One of Milner's oldest residents reminisced about growing up in a farming community nestled in what was then a sleepy, agricultural Langley.
Hugh Davis, who is the third generation to farm his family's land in Milner, spoke Thursday at the dedication of a cairn to mark the original site of the Milner Church.
The church still stands, but it was moved in 2006 to the nearby Milner Community Park, where the restored building hosts community meetings and events.
Davis's grandfather Henry arrived in the district before the church was built in the 1880s, and was one of the locals who helped see it constructed.
An orphan from Ireland, Henry Davis was convinced to move west by a friend, John Oliver, who would later become the B.C. premier known as "Honest John."
With land bought in what had once been the Hudson's Bay Company Farm, Davis hoped to attract a wife from back east to join him.
He had a girl in mind, but her family wouldn't let her move to the distant wilderness of B.C. unless there was a church nearby.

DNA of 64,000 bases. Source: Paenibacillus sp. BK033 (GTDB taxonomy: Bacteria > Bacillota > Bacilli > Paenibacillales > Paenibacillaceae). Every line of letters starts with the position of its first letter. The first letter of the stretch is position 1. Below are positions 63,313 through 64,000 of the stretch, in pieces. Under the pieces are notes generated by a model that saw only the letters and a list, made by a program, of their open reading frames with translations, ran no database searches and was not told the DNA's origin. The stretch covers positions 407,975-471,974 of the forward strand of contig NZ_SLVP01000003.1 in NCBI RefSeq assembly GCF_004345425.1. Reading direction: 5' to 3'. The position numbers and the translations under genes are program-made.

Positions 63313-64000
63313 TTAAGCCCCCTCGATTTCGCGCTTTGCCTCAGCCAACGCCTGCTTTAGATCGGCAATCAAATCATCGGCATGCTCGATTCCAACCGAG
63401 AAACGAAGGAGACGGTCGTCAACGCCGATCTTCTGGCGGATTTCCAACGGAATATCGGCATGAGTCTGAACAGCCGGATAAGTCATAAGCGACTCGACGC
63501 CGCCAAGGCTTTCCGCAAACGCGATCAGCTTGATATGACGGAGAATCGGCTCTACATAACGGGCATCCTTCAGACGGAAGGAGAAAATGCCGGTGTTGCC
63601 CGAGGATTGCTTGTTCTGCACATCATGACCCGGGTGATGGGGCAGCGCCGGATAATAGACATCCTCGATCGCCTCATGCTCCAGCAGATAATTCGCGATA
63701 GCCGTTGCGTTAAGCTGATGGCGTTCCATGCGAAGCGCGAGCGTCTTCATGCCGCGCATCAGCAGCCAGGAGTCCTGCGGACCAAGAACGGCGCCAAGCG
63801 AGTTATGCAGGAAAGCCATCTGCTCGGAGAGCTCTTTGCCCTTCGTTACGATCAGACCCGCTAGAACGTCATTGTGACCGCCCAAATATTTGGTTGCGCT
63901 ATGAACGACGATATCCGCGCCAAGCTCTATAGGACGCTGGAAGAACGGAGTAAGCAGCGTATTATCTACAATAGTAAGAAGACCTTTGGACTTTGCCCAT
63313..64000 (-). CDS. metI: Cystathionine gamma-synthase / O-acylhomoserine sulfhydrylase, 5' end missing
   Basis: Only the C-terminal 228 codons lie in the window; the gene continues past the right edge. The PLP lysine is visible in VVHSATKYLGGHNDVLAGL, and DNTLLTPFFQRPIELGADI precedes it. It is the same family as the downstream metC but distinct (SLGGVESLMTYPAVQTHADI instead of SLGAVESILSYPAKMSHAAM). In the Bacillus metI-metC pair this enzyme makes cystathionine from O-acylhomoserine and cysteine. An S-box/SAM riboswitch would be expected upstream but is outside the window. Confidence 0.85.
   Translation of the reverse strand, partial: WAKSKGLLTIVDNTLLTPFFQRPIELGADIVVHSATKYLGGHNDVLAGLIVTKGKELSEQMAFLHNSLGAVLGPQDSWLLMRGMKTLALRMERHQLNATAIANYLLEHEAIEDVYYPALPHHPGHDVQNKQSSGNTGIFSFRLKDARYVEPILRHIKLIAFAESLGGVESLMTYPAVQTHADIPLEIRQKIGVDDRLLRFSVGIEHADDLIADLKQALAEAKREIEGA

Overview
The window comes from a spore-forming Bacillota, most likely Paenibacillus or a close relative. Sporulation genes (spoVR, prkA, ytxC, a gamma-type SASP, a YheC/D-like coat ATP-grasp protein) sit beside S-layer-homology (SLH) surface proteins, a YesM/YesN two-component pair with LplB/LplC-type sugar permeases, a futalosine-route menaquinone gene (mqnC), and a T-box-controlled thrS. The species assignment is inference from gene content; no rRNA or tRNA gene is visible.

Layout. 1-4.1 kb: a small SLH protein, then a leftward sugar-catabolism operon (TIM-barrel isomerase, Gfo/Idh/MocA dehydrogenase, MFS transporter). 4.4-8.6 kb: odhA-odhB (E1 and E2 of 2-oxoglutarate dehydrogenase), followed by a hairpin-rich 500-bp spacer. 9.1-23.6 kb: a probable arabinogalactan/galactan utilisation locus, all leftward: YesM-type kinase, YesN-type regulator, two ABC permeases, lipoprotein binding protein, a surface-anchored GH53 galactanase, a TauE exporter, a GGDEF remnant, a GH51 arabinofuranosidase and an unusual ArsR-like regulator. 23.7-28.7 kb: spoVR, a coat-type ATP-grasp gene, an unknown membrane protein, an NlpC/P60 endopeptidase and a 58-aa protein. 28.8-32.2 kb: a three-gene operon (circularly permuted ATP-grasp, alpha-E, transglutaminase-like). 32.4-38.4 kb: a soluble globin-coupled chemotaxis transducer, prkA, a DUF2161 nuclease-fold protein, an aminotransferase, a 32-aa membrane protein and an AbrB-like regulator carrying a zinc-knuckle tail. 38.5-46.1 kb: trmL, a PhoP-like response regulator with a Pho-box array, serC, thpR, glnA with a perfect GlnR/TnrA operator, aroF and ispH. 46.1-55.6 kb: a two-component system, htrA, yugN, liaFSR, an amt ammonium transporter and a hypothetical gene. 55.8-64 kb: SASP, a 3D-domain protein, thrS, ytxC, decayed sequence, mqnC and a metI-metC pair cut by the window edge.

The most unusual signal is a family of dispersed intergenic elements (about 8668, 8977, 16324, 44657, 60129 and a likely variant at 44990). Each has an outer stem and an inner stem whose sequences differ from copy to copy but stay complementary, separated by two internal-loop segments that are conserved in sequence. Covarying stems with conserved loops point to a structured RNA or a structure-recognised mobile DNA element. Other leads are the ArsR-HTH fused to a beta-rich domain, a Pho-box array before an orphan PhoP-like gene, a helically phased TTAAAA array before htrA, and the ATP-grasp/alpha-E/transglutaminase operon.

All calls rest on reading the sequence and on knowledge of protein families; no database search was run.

"So Henry rode around on horseback with several other pioneer families," Davis said. "They rode as far as Matsqui and all the way to Mud Bay, collecting a litte over $110 to build Milner Church."
Davis recalled a childhood spent around the church, where Sunday sermons had to pause when a train noisily passed by.
Originally, the church was dubbed Langley Prairie Methodist, and was then named Milner Methodist, and Milner United when the Methodists joined with other churches in 1925.
The location, at the corner of Glover Road and 216th Street, put it squarely in the midst of what was once a bustling village of Milner.
However, over the years other communities overshadowed Milner, and the expansion of roads edged closer to the building.
It was designated a heritage site in 1983, decomis-sioned in 1994, and moved a dozen years later.
The church is now cared for by the Milner Community Association, which restored the building.
The cairn sits close to the busy intersection. It was ordered in 2011 to mark the 125th anniversary of the church.
While Milner is today a small community still surrounded by farms, it is one of the most historically significant areas in B.C. The Hudson's Bay Company farm was located there from the 1830s, and it was the first large-scale farming operation in what is now British Columbia.
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